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About ecuador

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    Stockport, UK
  1. Thanks. As I note on the page, I decided to stop at $15k - the Paramount ME II is just at that limit, but also at 100kg payload capacity (the ME II is 109kg). I just had to stop somewhere (to avoid comparing the completely incomparable) and it so happened the ME II fell right outside. I mean now that you mentioned it, maybe I will include it if I update again, since it is quite popular in its category...
  2. I haven't seen a report of someone using it with that kind of load, but I remember reports of the previous version being used near max load (although it did require good balance), so I assume the MKII specs are not exaggerated either. It is a very minimalist design in general, which helps a lot with weight.
  3. Some mounts are more tolerant than others to length too. Payload definitely does not tell the whole story, even if we had an unbiased 3rd party decide on maximum payloads, never mind each manufacturer having their own ideas... But I like charts and the payload/weight, price/payload seemed like the most interesting without being too controversial... PS. I feel a bit bad I had to list the EQ6-R with the "photo" payload, as there is no official "visual" figure and I thought I shouldn't just make one up. But since it takes more photo weight than the NEQ6 it will take more visually, so it should be considered the new payload/£ champ.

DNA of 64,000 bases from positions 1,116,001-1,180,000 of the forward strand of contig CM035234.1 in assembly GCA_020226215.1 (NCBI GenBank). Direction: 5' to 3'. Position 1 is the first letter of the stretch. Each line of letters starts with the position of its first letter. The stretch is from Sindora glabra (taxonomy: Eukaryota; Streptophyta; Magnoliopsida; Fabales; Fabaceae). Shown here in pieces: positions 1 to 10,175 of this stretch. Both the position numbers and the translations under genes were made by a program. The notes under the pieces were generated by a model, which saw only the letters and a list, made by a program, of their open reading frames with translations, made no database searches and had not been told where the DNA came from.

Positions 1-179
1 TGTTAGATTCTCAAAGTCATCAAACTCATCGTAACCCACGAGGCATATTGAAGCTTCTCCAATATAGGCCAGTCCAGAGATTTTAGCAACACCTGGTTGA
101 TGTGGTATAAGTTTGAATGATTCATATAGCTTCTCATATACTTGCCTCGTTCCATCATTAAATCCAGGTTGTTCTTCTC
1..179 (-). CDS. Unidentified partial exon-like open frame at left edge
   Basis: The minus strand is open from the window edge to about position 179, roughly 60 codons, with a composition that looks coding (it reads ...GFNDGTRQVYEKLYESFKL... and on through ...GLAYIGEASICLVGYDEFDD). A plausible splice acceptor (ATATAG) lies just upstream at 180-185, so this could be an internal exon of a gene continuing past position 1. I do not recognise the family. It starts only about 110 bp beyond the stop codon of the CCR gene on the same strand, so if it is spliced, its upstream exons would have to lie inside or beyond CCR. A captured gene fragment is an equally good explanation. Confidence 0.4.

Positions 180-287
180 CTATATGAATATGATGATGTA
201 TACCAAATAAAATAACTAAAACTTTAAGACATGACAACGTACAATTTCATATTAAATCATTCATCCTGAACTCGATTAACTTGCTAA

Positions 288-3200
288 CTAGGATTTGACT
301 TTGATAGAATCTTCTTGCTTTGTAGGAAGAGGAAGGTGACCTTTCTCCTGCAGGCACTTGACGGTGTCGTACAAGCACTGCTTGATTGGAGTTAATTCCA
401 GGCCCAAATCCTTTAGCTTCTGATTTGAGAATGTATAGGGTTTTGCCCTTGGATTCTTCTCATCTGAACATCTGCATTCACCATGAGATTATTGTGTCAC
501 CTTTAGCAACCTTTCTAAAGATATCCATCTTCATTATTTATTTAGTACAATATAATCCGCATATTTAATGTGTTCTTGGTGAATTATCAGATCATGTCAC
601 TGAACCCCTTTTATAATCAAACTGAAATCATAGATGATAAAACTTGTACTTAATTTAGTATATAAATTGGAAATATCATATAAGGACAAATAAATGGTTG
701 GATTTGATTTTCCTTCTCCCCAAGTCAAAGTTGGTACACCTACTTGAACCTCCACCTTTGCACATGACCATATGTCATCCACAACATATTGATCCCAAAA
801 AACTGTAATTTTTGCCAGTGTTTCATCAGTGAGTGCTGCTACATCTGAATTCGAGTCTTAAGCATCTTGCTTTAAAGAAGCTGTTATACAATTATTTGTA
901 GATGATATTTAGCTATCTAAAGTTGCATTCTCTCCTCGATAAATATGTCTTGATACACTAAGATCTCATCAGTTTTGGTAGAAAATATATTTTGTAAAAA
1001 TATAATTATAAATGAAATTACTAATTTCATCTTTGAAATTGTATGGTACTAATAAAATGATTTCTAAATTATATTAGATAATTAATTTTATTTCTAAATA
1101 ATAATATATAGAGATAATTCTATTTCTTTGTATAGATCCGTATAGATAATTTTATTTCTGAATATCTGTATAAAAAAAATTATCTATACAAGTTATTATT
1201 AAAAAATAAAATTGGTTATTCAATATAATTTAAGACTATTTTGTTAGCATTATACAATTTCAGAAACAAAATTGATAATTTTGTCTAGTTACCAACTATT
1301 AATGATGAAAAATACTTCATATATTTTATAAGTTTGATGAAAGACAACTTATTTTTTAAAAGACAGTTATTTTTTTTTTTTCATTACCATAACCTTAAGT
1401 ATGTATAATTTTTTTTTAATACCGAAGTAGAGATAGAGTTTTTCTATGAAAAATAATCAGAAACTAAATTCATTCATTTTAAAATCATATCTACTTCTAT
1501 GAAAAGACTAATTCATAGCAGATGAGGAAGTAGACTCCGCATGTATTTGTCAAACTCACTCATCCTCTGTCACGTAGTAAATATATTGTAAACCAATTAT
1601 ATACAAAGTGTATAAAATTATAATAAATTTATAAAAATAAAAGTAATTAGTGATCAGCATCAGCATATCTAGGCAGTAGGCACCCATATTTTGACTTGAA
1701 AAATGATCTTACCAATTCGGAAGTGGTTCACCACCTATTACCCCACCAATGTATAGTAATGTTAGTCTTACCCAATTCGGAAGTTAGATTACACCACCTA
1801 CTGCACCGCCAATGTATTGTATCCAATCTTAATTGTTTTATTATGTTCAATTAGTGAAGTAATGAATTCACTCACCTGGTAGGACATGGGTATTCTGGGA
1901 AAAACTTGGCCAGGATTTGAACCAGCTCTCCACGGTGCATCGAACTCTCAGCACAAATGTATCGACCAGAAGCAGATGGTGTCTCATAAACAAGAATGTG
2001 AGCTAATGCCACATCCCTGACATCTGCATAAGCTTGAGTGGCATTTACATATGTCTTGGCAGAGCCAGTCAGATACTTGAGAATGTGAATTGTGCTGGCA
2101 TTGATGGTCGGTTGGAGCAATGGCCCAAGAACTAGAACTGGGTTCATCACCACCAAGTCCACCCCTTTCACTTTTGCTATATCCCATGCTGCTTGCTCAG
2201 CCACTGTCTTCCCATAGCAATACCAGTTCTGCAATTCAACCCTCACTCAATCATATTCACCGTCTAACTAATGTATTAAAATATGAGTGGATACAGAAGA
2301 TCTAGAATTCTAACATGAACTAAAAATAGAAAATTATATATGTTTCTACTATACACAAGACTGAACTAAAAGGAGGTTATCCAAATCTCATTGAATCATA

4. Don't know if you have seen these before, but I recently updated the comparison tables and graphs that I keep. I had first done them for myself, because a UK shop that had nice aggregate tables (forgot its name now) shut down. There are separate sets for the low-end mass market mounts, and the mid-high end mounts. I did try to assemble things like PE values from various CN threads etc, but they are too anecdotal to chart. However I did chart price & head weight per payload (even though payload numbers are obviously not directly comparable), which gives an interesting at-a-glance view of the current market. For example here are the payload/mount head charts (the rest in the linked blog posts):posts):
  5. No, I was talking about the in-app help of the app Polar Scope Align specifically. I get questions from people confused even after reading it, and the rotation of the Skywatcher reticle is one of the most common questions, so I have tried to clarify the instructions a few times, but I am still not making it clear it seems It's not that easy to describe it, and Skywatcher could fix that aspect so easily, other manufacturers manage it fine. You are right about the SW manual though, my app users read my instructions AND the SW manual and that probably does more harm than good.
  6. I really don't understand why SkyWatcher doesn't just install it "upright" in factory, like other manufacturers do, since they seem to align it anyway. I have edited those instructions on Polar Scope Align quite a few times, but I still get questions from confused people